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Guanaco Fighting in Argentina

According to the strict rules of the animal world, a male has to win the coveted female in a fight

Guanaco Fighting
Guanaco Fighting

Guanaco is a South American camel without a hump—a slender, graceful animal with big eyes, long eyelashes, and big but very mobile ears. It looks like an antelope with a long neck and is able to run rather fast. The skill is helpful during the peak of austral summer (early December and early January) when mating season begins. At that time, there are fierce fighting matches between males. Guanacos stand up on their hind legs and fight each other with a lot of passion. There are even "dirty" techniques such as biting and spitting in the eyes of opponents. The winner gets the coveted female and immediately rushes to the next battle.

Known as the largest herbivorous animal in South America, Guanaco eats everything that belongs to plant foods and may go without water for a long time. Guanacos are found in open areas—from the Pampas to the highlands of the Andes, including Argentina as well as Chile, Peru, and Bolivia, and a small population is also found in Paraguay. Still, some of the best places to watch the animals are Torres del Paine National Park in Chilean Patagonia and Tierra del Fuego that spreads across both Chile and Argentina. Another good place to spot Guanacos in Argentina is the Valdes Peninsula.

Unfortunately, the number of Guanacos is gradually declining. They are a tasty prey for pumas, the largest predator of Patagonia. The main reason is still people who hunt them for their valuable wool, leather, as well as delicious meat.

Practical info

When is the best time to witness Guanaco fighting matches in Argentina?

If you want to witness Guanaco fighting matches in Argentina, the best time is during early December and early January. The austral summer is at its peak and it's when mating season begins, leading to fierce male fighting matches. It's an impressive sight to see these graceful animals standing on their hind legs and fighting passionately. Show more

Where in Argentina are the best places to spot Guanacos?

Discovering Guanacos in Argentina is a great adventure as they can be found in many places. Valdes Peninsula is among the best; it's a UNESCO World Heritage site and important nature preserve. Another prime location is Tierra del Fuego, which encompasses parts of both Chile and Argentina. The Torres del Paine National Park in Chile is also an excellent place for wildlife enthusiasts to spot these unique creatures. Show more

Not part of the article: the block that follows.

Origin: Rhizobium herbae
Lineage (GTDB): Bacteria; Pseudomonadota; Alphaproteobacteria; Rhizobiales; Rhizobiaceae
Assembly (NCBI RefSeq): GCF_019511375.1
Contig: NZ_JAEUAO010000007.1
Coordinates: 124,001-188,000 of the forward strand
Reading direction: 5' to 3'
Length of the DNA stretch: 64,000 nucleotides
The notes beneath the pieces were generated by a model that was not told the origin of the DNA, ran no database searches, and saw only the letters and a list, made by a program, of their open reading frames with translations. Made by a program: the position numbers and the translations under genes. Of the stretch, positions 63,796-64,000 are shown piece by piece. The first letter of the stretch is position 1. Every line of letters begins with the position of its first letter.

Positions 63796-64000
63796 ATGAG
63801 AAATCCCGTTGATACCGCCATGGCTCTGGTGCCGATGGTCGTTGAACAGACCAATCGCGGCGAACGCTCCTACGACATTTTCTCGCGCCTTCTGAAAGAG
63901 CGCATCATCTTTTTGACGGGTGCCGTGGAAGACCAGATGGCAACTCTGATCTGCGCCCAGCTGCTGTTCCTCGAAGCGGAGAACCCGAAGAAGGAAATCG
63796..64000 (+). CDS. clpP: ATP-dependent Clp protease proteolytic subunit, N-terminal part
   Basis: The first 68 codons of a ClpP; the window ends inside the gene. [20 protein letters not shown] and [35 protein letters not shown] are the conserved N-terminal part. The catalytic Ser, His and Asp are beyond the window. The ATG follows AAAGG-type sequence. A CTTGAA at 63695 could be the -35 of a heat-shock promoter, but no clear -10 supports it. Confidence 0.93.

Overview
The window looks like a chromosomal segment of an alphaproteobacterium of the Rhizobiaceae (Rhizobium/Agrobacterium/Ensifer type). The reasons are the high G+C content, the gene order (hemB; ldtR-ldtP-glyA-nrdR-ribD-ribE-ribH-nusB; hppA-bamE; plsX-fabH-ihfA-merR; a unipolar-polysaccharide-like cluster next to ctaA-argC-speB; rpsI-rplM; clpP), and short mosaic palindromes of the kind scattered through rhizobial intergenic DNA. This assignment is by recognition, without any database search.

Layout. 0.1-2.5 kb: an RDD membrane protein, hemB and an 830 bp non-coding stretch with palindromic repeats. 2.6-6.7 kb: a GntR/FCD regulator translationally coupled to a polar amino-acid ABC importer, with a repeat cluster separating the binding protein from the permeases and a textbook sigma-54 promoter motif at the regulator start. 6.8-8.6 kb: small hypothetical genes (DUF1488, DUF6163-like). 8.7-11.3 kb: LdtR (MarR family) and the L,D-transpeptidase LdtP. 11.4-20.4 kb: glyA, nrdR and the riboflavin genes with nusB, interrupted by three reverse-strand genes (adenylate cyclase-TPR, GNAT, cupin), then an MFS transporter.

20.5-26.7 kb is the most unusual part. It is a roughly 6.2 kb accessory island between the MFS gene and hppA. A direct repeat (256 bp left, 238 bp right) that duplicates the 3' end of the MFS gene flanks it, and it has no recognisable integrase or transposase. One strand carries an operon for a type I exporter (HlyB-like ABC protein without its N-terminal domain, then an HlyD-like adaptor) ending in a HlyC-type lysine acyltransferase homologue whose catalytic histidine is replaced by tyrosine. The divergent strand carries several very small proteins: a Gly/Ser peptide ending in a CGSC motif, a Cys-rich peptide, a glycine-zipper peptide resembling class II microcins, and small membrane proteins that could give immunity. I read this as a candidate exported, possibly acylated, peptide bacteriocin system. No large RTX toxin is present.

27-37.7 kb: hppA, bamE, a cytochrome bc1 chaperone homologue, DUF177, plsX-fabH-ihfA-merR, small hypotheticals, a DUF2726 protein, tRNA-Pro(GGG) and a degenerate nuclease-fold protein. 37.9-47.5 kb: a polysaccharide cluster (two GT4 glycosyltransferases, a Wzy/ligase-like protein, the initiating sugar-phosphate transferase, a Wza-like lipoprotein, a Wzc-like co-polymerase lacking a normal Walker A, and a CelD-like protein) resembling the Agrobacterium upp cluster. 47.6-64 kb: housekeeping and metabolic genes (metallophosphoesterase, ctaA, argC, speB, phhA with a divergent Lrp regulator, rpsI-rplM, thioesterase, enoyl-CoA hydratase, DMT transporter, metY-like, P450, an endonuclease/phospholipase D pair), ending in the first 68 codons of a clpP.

What physical attributes of Guanacos make them unique compared to other animals?

Guanacos possess unique attributes setting them apart from other mammals. They have slender antelope-like bodies but are part of the South American camelidae family, which includes llamas and alpacas. Guanacos have mobile, elongated ears and expressive eyes with long lashes shielding them from harsh sun rays. Their robust legs and great endurance enable them to outrun most predators. Show more

How does the declining population of Guanacos affect the ecosystem in Patagonia?

Guanacos are key prey species for predators such as pumas and important grazers, helping the balance of the Patagonian plant life. The cascading impact of any decrease in the population can be disastrous. The declining Guanaco population can cause a disruption in the natural predator-prey hierarchy and ecological chain reaction. Conserving and safeguarding Guanacos is crucial to sustaining healthy ecosystems. Show more

What are some ways people can help protect the Guanaco population in South America?

People can aid Guanacos in many ways. It starts with supporting conservation associations and initiatives that center on protecting them. Educating folks on the significance of conserving and protecting Guanacos is vital. Eco-tourism that allows people to observe them in their habitat and contribute to the local economy is also a great way to boost preservation. Lastly, reducing hunting and poaching activities can contribute positively to making sure the Guanaco population thrives. Show more

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Last updated: by Eleonora Provozin